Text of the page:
I also give more attention to amillennialism than in previous editions, though I still deal more extensively with dispensationalism. In upgrading my amillennial critique I employ the more recent works by Robert B. Strimple, Vern Poythress, Dennis Johnson, Robert L. Reymond, Cornelis Venema, Kim Riddlebarger, and others. The amillennial presentation has changed over the years, moving from a more exegetical approach to a more theological one. I critique both approaches.
For the most part this edition adds new material, with each chapter undergoing significant expansions. I would especially note that I significantly lengthen the three chapters considering objections to postmillennialism ? partly in order to handle more amillennial objections. I would also point out that I have re-titled the Appendix on hyper-preterism in that I greatly expand my critique in order to include exegetical as well as theological concerns regarding this aberrant movement. Though this heterodox movement continues to grow, signs are appearing that it may be coming apart at the seams. Their continual patching of new material on the old garment is making matters worse. I hope to loosen a few of its threads myself.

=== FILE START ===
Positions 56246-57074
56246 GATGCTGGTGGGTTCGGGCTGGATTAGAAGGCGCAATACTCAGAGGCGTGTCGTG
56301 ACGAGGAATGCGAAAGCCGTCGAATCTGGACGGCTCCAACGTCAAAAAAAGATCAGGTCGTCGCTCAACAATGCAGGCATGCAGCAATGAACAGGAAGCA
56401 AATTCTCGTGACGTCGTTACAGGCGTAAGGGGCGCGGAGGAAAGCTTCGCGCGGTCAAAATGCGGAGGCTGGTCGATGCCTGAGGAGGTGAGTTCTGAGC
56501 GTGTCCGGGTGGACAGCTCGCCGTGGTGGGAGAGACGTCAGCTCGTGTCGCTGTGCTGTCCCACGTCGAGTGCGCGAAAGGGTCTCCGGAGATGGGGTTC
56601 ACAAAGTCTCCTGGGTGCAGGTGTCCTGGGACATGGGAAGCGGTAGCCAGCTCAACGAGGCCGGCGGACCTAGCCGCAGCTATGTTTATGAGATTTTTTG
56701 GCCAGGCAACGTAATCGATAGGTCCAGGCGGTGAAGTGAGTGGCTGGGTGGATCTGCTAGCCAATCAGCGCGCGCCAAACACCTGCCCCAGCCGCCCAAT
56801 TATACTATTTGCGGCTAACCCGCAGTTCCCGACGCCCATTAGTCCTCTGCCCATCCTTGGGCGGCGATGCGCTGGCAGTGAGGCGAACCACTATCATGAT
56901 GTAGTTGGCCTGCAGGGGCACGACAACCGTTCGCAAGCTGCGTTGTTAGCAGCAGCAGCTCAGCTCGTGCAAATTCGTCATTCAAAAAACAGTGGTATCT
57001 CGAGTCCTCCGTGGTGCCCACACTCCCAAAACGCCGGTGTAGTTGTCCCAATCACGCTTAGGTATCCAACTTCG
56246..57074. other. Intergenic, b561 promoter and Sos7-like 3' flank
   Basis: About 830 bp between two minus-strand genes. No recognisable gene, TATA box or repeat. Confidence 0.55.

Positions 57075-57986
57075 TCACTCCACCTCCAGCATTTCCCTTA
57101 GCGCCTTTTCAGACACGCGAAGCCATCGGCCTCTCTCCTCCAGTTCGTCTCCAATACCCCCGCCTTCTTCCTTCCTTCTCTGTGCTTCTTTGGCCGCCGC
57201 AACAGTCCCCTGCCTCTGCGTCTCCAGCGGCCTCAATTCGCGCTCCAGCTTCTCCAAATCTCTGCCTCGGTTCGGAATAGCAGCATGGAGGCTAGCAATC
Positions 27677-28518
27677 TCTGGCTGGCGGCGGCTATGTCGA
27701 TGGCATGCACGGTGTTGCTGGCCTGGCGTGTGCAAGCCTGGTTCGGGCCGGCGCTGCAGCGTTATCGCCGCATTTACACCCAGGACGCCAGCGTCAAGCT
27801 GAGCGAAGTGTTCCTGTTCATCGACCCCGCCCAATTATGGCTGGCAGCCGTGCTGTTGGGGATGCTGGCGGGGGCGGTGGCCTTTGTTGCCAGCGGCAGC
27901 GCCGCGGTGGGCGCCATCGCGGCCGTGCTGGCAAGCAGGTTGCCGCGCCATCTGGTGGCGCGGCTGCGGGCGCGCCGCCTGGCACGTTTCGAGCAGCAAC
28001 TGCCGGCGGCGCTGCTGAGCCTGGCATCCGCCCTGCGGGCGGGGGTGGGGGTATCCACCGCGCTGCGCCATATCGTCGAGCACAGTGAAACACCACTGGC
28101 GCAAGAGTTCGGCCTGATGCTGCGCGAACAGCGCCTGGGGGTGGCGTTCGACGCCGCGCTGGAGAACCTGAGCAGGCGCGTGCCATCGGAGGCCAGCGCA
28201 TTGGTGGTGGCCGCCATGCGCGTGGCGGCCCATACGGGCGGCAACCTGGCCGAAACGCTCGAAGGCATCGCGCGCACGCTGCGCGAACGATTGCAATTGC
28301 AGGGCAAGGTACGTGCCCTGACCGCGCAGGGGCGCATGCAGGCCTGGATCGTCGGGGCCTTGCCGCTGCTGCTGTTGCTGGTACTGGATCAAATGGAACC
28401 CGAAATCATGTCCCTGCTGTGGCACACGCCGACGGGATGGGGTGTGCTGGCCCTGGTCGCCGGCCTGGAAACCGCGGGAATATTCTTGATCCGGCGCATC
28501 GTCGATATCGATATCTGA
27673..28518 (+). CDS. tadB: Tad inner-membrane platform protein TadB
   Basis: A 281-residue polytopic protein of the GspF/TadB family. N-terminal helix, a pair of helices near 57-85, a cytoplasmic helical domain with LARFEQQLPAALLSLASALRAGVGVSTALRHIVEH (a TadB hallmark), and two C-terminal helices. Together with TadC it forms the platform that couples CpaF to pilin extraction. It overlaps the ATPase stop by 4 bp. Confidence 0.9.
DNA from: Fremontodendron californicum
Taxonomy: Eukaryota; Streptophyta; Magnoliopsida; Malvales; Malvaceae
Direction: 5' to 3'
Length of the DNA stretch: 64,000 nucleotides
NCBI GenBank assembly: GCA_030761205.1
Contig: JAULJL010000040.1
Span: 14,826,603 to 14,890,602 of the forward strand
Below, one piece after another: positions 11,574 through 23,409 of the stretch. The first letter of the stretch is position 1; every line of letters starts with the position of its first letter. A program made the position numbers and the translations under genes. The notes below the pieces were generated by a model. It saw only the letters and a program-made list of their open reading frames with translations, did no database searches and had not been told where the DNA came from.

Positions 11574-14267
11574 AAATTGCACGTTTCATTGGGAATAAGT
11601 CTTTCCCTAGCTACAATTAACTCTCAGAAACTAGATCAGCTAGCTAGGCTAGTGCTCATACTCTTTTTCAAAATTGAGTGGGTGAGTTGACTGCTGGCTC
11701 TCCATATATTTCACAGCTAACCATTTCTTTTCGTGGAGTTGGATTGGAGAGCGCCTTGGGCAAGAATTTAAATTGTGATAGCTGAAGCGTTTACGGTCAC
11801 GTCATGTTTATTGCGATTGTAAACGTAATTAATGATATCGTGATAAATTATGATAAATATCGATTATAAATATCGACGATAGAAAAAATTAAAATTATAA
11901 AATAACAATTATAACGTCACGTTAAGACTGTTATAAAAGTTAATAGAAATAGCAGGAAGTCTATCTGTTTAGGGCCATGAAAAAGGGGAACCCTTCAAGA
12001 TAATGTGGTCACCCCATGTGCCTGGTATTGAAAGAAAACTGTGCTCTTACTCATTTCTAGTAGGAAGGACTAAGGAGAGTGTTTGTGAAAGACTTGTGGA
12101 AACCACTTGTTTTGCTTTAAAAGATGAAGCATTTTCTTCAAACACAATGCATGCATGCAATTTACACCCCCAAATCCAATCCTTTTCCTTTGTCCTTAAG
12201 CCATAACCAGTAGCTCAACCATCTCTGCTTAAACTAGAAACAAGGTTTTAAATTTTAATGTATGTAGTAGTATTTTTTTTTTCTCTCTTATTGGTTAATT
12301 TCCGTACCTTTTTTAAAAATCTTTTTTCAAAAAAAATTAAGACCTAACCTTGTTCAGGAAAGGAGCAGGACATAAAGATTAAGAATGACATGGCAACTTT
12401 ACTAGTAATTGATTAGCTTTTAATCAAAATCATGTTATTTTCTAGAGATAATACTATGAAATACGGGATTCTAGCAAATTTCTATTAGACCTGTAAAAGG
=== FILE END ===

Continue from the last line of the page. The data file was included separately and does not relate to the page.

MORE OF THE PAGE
PART ONE : INTRODUCTION
Chapter 1: The Significance of Biblical Eschatology
The Importance of Eschatology
The Meaning of "Eschatology"
The Priority of Scripture
The Philosophy of History
The Implications of Eschatology
Chapter 2: The Purpose of This Treatise
Chapter 3: The Pessimistic Millennial Views
The General Millennial Idea
The Standard Millennial Positions
Chapter 4: The Postmillennial System
A Definition of Postmillennialism
The Confusion Regarding Postmillennialism
The Origins of Postmillennialism
PART TWO: EXPOSITION
Chapter 5: The Revelation of Truth
God's Word is Inerrant
God's Word is Powerful
Chapter 6: The Covenants of Redemption
Chapter 7: The Hermeneutic of Scripture
Literalism and Prophecy
Preterism and Prophecy
Israel and Prophecy
PART THREE: EXPOSITION